Carbon Monoxide Detectors 101

Carbon Monoxide exposure may put your building at risk. Here’s how you can protect workers and occupants from this silent killer. 

Now that you’ve set your clocks back, it’s time to replace the batteries in your Carbon Monoxide (CO) detectors. Carbon Monoxide is a colourless, odourless, and tasteless gas that blocks oxygen from entering the bloodstream. It most commonly leaks from fuel-burning appliances such as furnaces, gas stoves and water heaters. 

For residential buildings, make sure to follow these requirements for Carbon Monoxide Alarms (NFC 6.7.1 & OFC 6.3.4.): 
  • CO alarms must be maintained in operating condition (OFC) 
  • Alarms must be located in the sleeping area of all homes/residential units 
  • Landlords of residential buildings are required to give each tenant a copy of the manufacturer’s maintenance instructions for the carbon monoxide alarm (OFC) 
  • Landlords are required to test carbon monoxide alarms whenever tenants change or the battery is replaced (OFC) 
  • CO alarms must be inspected, tested and maintained according to the manufacturer’s instructions (NFC) 
  • For residential buildings that contain a storage/parking garage, CO alarms should be installed next to each residential suite that is directly adjacent (via a shared wall/floor/ceiling) to the garage area
  • Alarms must be permanently connected to a closed electrical circuit with no disconnect from the power source 
  • Alarms are permitted to be battery-operated when an electrical power source is unavailable 
    • For battery-operated alarms/detectors, remember to change the batteries every six months. Daylight Savings Time is commonly recommended as a reminder to put new batteries in your Carbon Monoxide detector 
  • Each individual alarm must be wired to activate all other alarms when CO is detected 
  • Alarms must be audible in the bedroom of each suite even when doors are closed 
For non-residential buildings with parking garages: 
  • The garage must use natural or mechanical ventilation to limit CO concentration in air to below 100 parts per million as measured within 90 to 180 cm from the floor if most vehicles being stored are gas-powered rather than electric 
  • Ventilation systems must be controlled automatically by CO monitoring devices and systems that are activated when the above concentration is reached 
  • Adjacent rooms can only be ventilated through the garage as long as they produce no exhaust that affects overall air quality and are equipped with CO detectors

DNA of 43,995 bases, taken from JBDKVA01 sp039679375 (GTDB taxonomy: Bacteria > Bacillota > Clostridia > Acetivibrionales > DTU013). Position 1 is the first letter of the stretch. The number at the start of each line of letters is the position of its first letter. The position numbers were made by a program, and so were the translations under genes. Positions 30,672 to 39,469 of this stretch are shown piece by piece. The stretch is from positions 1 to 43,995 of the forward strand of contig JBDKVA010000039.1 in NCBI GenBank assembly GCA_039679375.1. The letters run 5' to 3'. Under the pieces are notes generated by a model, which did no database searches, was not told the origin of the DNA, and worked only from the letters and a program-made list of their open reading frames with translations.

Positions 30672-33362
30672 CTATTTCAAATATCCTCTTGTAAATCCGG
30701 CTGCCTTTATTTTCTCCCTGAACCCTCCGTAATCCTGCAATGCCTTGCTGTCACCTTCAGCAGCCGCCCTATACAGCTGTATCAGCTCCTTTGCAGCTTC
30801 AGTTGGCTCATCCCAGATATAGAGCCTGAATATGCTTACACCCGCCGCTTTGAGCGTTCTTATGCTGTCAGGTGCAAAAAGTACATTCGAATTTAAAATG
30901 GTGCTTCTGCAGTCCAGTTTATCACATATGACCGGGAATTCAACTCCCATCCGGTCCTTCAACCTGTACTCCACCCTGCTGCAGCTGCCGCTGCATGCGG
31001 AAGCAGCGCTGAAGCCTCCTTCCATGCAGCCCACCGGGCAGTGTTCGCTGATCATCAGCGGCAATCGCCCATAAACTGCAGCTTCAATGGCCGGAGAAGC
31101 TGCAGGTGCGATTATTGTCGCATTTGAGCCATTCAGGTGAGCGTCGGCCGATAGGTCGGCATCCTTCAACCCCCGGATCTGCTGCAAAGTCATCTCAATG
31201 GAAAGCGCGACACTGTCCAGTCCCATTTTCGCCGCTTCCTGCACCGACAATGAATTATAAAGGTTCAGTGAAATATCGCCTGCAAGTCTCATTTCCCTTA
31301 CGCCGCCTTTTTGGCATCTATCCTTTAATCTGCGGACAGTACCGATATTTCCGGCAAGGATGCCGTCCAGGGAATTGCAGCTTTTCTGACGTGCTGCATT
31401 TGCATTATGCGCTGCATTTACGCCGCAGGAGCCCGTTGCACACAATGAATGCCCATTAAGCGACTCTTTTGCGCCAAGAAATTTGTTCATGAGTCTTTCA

When it comes to Carbon Monoxide exposure, Commercial and Industrial Buildings are mainly beholden to other regulations, including the Occupational Health and Safety Act (OHSA), Occupational Exposure Limits (OELs), and Part X of the Canada Occupational Health and Safety Regulations under the Canada Labour Code, Part II. Your company should also have a specific Health and Safety Program with policies and procedures for CO exposure that has been tailored to your property. Here are a few you should ensure are implemented at your building as a best practice and due diligence: 

Educate your Staff 
  • Workers should be informed about the health effects of CO exposure, sources of workplace CO, and the precautions they must take to ensure they are not exposed 
  • Workers should not be allowed to work alone in places where CO may accumulate 
  • Workers must know how to safely operate fuel-powered equipment 

Test the Air Quality of your Building 
  • A direct-reading instrument should be used to test the air and warn workers if CO levels are dangerously high. Most buildings secure third party vendors to perform indoor air quality testing on a regular basis. These results should be made available to the health & safety committee. 

Ensure Proper Ventilation Systems are in Place 
  • Take care to ensure work areas are well-ventilated
  • In applicable situations, use exhaust hoses to vent engine exhaust out of work areas 
  • If these measures are insufficient for adequate ventilation, a supplied-air respirators must be provided for workers 

Despite non-residential buildings being exempt from most of the requirements for Carbon Monoxide detectors in residential dwellings, CO still poses a threat to their occupants. If your building uses fuel-burning tools, equipment, or appliances, be sure to follow the guidelines outlined above to protect staff and other occupants from this dangerous gas. 

National Fire Code (NFC) 
Ontario Fire Code (OFC) 
Ontario Building Code (OBC)